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BioMed Research International
Volume 2014, Article ID 672409, 12 pages
http://dx.doi.org/10.1155/2014/672409
Research Article

Collagen-Glycosaminoglycan Matrix Implantation Promotes Angiogenesis following Surgical Brain Trauma

1Division of Neurosurgery, Department of Surgery, Taipei Tzu Chi Hospital, Buddhist Tzu Chi Medical Foundation, New Taipei City 23143, Taiwan
2School of Medicine, Tzu Chi University, Hualien 97004, Taiwan
3Department of Ophthalmology, Taipei Tzu Chi Hospital, Buddhist Tzu Chi Medical Foundation, New Taipei City 23143, Taiwan
4Department of Radiology, Taipei Tzu Chi Hospital, Buddhist Tzu Chi Medical Foundation, New Taipei City 23143, Taiwan
5Graduate Institute of Medical Sciences, College of Medicine, Taipei Medical University, 250 Wu-Xing Street, Taipei 110, Taiwan

Received 15 June 2014; Accepted 25 July 2014; Published 17 September 2014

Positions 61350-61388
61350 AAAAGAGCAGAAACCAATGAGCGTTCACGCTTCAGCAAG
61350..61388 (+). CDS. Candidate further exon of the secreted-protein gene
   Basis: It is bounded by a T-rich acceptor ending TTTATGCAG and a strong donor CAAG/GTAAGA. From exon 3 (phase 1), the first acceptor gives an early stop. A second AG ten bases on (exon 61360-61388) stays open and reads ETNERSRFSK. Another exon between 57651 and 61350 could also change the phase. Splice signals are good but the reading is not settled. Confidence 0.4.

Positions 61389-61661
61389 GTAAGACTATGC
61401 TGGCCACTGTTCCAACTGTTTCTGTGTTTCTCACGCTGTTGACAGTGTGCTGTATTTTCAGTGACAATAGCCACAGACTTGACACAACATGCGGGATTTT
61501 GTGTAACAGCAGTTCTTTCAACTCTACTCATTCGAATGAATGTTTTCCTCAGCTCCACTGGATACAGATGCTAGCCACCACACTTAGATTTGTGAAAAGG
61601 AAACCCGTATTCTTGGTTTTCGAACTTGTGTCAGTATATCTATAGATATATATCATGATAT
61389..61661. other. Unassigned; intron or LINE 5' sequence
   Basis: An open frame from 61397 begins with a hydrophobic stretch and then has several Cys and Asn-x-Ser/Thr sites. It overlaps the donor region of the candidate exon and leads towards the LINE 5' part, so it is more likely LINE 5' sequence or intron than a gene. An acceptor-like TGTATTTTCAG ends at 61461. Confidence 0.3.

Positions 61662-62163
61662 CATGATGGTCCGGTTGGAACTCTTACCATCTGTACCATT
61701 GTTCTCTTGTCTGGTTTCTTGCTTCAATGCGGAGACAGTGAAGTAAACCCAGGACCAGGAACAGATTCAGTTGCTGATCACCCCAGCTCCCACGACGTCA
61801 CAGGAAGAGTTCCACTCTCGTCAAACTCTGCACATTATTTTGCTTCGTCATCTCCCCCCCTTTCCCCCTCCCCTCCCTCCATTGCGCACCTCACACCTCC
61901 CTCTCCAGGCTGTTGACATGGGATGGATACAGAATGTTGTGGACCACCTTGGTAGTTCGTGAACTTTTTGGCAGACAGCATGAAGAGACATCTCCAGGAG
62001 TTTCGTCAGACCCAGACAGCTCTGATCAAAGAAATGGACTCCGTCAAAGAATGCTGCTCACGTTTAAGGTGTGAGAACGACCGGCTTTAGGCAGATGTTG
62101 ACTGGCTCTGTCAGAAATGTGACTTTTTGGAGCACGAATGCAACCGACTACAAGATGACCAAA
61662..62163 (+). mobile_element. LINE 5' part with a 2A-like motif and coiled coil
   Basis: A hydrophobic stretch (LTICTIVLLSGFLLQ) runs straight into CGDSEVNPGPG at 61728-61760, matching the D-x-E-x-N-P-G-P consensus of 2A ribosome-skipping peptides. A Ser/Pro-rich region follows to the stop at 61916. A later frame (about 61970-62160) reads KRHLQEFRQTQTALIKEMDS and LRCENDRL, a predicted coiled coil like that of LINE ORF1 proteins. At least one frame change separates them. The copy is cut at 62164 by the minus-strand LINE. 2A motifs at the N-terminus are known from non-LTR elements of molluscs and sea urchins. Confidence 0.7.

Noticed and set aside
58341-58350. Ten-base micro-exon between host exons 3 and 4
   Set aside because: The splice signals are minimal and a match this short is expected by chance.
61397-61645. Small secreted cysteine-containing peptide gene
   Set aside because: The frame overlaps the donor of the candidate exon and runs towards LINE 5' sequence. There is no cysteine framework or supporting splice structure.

Academic Editor: Kuo-Sheng Hung

Copyright © 2014 Kuo-Feng Huang et al. This is an open access article distributed under the Creative Commons Attribution License, which permits unrestricted use, distribution, and reproduction in any medium, provided the original work is properly cited.

Abstract

Surgical brain injury (SBI) is unavoidable during many neurosurgical procedures intrinsically linked to postoperative neurological deficits. We have previously demonstrated that implantation of collagen glycosaminoglycan (CG) following surgical brain injury could significantly promote functional recovery and neurogenesis. In this study we further hypothesized that this scaffold may provide a microenvironment by promoting angiogenesis to favor neurogenesis and subsequent functional recovery. Using the rodent model of surgical brain injury as we previously established, we divided Sprague-Dawley male rats (weighting 300–350 g) into three groups: (1) sham (2) surgical injury with a lesion (L), and (3) L with CG matrix implantation (L + CG). Our results demonstrated that L + CG group showed a statistically significant increase in the density of vascular endothelial cells and blood vessels over time. In addition, tissue concentrations of angiogenic growth factors (such as VEGF, FGF2, and PDGF) significantly increased in L + CG group. These results suggest that implantation of a CG scaffold can promote vascularization accompanied by neurogenesis. This opens prospects for use of CG scaffolds in conditions such as brain injury including trauma and ischemia.